In his attempt to challenge colonial hegemony and promote the colonized sense of identity, the African poet, Mohamed Al-Fayturi is engaged in an intercultural dialogue with his mintor, the African American poet, Langston Hughes, in order to reconstruct a history devastated by slavery and imperialism. Rooted in a revolutionary basis, the mutual dialogue between the two poets aims to dismantle colonial narratives about Africa and the black people by revising history and rewriting the story of slavery and colonization from the viewpoint of the colonized and the oppressed. Carrying the scars of enslavement and hegemony, Langston Hughes and Mohamed Al-Fayturi poetically engage the history of racism and colonization linking the African literary tradition with its counterpart in the United States.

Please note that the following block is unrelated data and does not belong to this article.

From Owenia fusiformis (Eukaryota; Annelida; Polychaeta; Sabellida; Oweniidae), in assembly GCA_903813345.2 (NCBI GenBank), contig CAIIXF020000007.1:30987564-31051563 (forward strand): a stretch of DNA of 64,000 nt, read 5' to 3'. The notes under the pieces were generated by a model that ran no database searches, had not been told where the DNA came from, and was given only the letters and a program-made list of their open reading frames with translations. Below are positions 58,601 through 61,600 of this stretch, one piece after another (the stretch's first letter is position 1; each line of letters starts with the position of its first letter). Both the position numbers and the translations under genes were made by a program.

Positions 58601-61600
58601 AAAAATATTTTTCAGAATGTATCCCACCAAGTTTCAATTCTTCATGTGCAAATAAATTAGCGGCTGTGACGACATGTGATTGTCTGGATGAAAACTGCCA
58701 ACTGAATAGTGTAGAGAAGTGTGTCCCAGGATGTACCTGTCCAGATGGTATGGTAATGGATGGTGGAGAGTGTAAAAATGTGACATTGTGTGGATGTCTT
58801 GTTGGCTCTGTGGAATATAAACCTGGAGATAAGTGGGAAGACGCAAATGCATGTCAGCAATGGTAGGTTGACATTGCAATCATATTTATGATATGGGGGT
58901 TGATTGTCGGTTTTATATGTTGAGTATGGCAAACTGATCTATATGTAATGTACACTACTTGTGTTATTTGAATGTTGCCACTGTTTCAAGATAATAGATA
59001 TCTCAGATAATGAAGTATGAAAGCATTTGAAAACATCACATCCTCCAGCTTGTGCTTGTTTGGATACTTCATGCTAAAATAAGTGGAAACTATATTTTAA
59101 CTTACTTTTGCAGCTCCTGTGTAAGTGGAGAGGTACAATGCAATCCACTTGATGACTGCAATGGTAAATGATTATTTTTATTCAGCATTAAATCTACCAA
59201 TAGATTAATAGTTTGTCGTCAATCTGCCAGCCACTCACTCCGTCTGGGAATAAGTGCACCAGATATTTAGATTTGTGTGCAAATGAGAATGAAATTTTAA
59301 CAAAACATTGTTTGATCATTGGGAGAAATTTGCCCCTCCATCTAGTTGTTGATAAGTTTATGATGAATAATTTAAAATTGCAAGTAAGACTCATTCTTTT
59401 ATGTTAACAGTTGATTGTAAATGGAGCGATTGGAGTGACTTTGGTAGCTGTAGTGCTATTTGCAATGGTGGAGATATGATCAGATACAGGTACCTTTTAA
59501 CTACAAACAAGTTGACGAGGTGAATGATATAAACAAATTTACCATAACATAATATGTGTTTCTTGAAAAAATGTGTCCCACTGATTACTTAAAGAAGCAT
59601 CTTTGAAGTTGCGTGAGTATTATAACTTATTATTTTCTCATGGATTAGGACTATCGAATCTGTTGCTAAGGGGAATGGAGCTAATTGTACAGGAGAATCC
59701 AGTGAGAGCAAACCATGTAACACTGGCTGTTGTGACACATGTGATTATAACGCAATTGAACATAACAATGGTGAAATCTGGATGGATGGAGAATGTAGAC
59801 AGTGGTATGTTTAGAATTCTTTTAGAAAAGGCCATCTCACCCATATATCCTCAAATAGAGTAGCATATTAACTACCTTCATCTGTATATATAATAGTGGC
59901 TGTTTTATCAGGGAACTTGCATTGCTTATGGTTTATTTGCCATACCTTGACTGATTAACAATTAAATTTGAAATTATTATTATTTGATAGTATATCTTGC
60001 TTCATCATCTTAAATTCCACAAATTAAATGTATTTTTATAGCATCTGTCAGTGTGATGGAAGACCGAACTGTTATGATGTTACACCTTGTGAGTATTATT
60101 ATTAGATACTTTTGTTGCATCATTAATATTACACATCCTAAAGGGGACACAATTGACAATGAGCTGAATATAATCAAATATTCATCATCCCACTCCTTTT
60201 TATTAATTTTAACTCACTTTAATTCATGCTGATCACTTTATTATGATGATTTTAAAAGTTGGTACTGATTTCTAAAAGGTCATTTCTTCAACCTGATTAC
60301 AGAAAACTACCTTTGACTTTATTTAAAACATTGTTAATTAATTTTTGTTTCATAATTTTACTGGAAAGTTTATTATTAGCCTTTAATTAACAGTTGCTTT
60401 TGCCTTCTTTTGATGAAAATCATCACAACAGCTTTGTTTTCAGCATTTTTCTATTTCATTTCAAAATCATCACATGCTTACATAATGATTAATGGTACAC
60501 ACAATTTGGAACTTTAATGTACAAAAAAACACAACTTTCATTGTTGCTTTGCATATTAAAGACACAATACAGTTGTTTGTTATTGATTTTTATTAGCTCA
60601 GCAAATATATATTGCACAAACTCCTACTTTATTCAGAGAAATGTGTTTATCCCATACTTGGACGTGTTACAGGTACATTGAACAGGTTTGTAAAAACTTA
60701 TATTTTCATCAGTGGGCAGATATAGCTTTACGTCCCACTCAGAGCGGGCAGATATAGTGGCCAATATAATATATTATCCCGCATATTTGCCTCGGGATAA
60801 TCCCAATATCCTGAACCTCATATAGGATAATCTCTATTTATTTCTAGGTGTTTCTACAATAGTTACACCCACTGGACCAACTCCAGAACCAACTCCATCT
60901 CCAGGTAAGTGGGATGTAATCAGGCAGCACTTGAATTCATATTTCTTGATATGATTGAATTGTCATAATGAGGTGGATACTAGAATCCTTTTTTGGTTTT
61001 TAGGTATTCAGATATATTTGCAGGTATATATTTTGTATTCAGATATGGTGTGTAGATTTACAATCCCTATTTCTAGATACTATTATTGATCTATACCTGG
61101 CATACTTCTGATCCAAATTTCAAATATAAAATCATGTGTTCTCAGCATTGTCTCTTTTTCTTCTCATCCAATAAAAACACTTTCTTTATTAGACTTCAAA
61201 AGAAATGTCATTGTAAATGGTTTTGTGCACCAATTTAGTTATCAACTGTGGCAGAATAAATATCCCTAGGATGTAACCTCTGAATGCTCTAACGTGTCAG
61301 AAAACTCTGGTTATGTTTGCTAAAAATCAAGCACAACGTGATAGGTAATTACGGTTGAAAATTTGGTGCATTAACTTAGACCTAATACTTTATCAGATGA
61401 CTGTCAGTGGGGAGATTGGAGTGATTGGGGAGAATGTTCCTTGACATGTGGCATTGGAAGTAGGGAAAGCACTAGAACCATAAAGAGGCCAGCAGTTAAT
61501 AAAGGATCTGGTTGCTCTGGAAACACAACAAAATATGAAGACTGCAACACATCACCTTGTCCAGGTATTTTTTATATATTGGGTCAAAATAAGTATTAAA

|Number of pages||14|
|Journal||Western Journal of Black Studies|
|Publication status||Published - Mar 1 2008|
ASJC Scopus subject areas
- Cultural Studies